For the fourth straight week, the rate of vaccinations has decreased in the four-county area, with just 0.5 percent of the four-county area’s population receiving a first dose between May 3 and May 10.
Vaccinations continue to slow down in the four-county area and in the state as a whole, but case counts are dropping too, with the 981 new cases reported statewide May 4 — marking just the fourth time since October that figure has fallen below 1,000.
Despite a continued pause on distribution of the Johnson & Johnson COVID-19 vaccine and flagging demand for appointments, the past week saw continued progress on local vaccination rates and a reversal of the upward trend in confirmed cases.
The COVID-19 vaccination rollout is in full swing, and while many people rushed to get their shot at the first opportunity, others say they still have questions and will wait for a vaccine — or won’t get one at all.
After months of working breakneck speed to clear an ever-expanding backlog of people waiting to receive a COVID-19 vaccine, local health departments are reporting a marked slowdown in signups, even though only about 30 percent of the population has received at least one shot.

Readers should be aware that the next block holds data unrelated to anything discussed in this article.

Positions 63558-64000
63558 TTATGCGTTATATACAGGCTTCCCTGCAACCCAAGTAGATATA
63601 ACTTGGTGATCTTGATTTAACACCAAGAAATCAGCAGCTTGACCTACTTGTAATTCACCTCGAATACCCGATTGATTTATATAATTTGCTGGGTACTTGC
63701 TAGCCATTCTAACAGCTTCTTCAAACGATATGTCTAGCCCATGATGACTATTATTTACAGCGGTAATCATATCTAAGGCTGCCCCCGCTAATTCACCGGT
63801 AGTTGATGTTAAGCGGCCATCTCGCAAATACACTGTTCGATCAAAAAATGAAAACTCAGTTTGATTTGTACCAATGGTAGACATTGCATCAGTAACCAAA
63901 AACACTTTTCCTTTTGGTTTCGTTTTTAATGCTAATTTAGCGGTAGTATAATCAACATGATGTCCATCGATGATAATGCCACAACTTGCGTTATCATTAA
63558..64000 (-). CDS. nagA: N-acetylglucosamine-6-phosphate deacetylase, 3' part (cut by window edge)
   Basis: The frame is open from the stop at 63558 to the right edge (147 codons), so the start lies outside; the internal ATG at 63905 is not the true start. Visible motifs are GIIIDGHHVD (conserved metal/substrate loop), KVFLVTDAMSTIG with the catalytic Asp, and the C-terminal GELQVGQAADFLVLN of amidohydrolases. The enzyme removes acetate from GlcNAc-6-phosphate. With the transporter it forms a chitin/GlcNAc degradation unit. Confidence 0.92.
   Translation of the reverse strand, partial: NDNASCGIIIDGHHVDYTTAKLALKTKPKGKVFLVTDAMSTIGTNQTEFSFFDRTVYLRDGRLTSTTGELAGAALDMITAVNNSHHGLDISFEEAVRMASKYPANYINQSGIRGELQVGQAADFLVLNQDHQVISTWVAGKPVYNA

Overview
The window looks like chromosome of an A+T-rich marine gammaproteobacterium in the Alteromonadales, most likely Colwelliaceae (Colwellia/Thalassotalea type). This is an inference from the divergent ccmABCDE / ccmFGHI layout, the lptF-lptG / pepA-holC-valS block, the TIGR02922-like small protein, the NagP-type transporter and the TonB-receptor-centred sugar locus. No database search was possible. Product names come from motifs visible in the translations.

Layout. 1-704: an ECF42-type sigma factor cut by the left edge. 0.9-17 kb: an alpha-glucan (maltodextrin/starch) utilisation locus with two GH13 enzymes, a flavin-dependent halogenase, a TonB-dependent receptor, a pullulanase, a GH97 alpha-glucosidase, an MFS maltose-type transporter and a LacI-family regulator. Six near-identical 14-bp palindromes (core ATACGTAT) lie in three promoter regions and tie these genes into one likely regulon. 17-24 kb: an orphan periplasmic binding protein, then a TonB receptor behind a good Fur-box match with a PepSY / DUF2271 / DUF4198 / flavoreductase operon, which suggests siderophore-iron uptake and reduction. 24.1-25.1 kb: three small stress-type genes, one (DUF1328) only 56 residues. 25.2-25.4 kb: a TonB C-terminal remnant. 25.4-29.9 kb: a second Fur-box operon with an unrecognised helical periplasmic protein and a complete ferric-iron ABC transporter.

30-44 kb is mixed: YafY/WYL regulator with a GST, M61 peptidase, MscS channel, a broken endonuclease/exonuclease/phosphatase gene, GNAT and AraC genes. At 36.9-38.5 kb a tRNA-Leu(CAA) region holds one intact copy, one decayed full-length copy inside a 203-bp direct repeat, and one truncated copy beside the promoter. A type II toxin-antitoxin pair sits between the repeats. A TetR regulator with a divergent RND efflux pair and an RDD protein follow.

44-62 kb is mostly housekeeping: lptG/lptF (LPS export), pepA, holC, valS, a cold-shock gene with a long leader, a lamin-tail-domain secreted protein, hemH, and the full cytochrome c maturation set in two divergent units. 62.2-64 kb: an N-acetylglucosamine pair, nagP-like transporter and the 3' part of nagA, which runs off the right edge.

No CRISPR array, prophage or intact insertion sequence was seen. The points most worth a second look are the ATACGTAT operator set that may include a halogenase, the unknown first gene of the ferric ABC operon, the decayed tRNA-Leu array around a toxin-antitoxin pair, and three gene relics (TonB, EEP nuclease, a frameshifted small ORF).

The Jackson County Department of Public Health will pause its use of the Johnson & Johnson Janssen COVID-19 vaccine following a recent joint statement from the Centers for Disease Control and Prevention and the U.S. Food and Drug Administration. The COVID-19 Vaccine Drive Thru Clinic scheduled on Thursday, April 15, is cancelled as a result.
More than 80 percent of Smoky Mountain News readers have already received at least one dose of the COVID-19 vaccine, and less than 10 percent say they’ll refuse altogether, according to the results of an unscientific survey conducted by SMN from March 24 through March 31 of this year.
People who have been fully vaccinated can start to do some things they had stopped doing because of the pandemic, according to the CDC. This includes gathering indoors with fully vaccinated people without wearing a mask, gathering indoors with unvaccinated people of one household without wearing masks and traveling within the United States without COVID-19 testing or quarantine.
When the pandemic first hit, Waynesville resident Sammie Conner was so scared of contracting COVID-19 that she wouldn’t even go to the grocery store. As a 56-year-old woman with COPD, among other health issues, she knew she was a prime candidate for a poor outcome, so she sent her husband to do the shopping.
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